Life & Science

Reconquering Values in the Light of Populism

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In the spirit of this year's theme, experimental psychologist and Harvard professor Steven Pinker discussed reconquering values of enlightenment in conversation with journalist Andrian Kreye (Süddeutsche Zeitung) and philosophy professor Julian Nida-Rümelin (LMU Munich) at DLD18.

In his upcoming book „Enlightenment Now", Steven makes a case for the values and achievements of enlightenment: reason, science, humanism, and progress – as all of them have been challenged and threatened in recent years. "We have seen the rise of populism, religion, nationalism, reactionary ideology and the desire to return to a golden age." Progress isn't a law of nature, but a gift of science and humanism, Steven argues. Those values of enlightenment have been questioned by the political right, but also by the academic left. "It's been dismissed as naive or ideology of the Silicon Valley – it's quite remarkable how few people belief in the ideal of progress."

DLD Munich 18 - Day 3

Julian Nida-Rümelin recently wrote about robo-ethics and will publish a book on digital humanism this fall. Do we have to re-calibrate the meaning of humanism in the light of AI? Will human rights and values also apply for robots and new forms of intelligent agents? Julian believes it would be a categorical mistake as he thinks of AI as a mere simulation of intelligence.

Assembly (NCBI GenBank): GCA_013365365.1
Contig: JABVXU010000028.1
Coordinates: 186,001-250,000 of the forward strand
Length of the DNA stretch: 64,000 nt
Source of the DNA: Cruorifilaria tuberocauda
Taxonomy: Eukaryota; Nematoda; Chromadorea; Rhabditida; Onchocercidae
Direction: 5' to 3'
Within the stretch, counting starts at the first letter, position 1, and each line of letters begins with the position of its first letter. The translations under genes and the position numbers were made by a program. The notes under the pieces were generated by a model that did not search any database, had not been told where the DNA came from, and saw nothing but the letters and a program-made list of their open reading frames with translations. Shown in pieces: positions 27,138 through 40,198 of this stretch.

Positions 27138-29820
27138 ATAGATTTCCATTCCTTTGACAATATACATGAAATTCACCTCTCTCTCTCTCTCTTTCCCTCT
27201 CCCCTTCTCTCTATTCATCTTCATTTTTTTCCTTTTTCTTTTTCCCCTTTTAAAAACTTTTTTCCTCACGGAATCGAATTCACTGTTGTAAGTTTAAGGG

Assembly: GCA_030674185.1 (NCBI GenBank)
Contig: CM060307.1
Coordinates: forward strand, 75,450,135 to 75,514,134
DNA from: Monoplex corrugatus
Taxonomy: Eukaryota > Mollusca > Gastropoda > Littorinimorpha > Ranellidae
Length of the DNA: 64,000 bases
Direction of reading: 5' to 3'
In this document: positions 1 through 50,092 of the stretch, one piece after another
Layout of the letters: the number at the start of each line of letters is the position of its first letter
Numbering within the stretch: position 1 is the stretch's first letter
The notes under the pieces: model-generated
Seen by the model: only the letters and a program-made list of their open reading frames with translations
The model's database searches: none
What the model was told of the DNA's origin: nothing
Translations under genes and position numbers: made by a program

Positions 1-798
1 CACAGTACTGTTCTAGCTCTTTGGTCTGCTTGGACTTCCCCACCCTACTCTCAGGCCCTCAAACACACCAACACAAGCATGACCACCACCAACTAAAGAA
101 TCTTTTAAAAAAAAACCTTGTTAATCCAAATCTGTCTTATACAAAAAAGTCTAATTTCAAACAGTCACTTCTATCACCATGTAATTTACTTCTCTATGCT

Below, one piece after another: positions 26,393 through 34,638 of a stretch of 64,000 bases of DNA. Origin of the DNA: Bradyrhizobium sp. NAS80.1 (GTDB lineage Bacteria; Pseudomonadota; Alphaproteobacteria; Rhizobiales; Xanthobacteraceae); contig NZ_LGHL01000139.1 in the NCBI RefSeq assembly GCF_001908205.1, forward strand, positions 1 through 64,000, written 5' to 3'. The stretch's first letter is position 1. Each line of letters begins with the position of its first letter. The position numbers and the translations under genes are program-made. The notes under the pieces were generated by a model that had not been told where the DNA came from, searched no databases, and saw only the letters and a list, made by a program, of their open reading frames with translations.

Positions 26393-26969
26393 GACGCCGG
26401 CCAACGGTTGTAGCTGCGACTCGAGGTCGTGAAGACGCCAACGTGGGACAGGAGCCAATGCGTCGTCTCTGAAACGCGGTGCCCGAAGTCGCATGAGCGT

Looking at human-like androids presented in Science Fiction stories, it has to remain an open question, Steven argues. He cites the story of lieutenant commander Data in Star Trek. When the android is threatened to be dismantled for reverse engineering, the audience reaction strongly suggested this would be considered as an act of murder. There's a deep uncertainty whether being out of flesh is neccessary for having a consciousness, interests and thus rights, Steven resumes. Ruling this out, isn't that just "meat chauvinism?"

However, he concedes that today's state of AI is far from duplicating human intelligence or emulating it in a way that could create human-like agents. So we will probably still have some time to figure this one out.

Mentioned in this article

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Andrian Kreye
Süddeutsche Zeitung GmbH
Editor of the Feuilleton
Süddeutsche Zeitung GmbH
Quad steven pinker by rose lincoln harvard university
Steven Pinker
Harvard University
Johnstone Family Professor of Psychology
Harvard University
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Julian Nida-Rümelin
Professor of Philosophy and Political Theory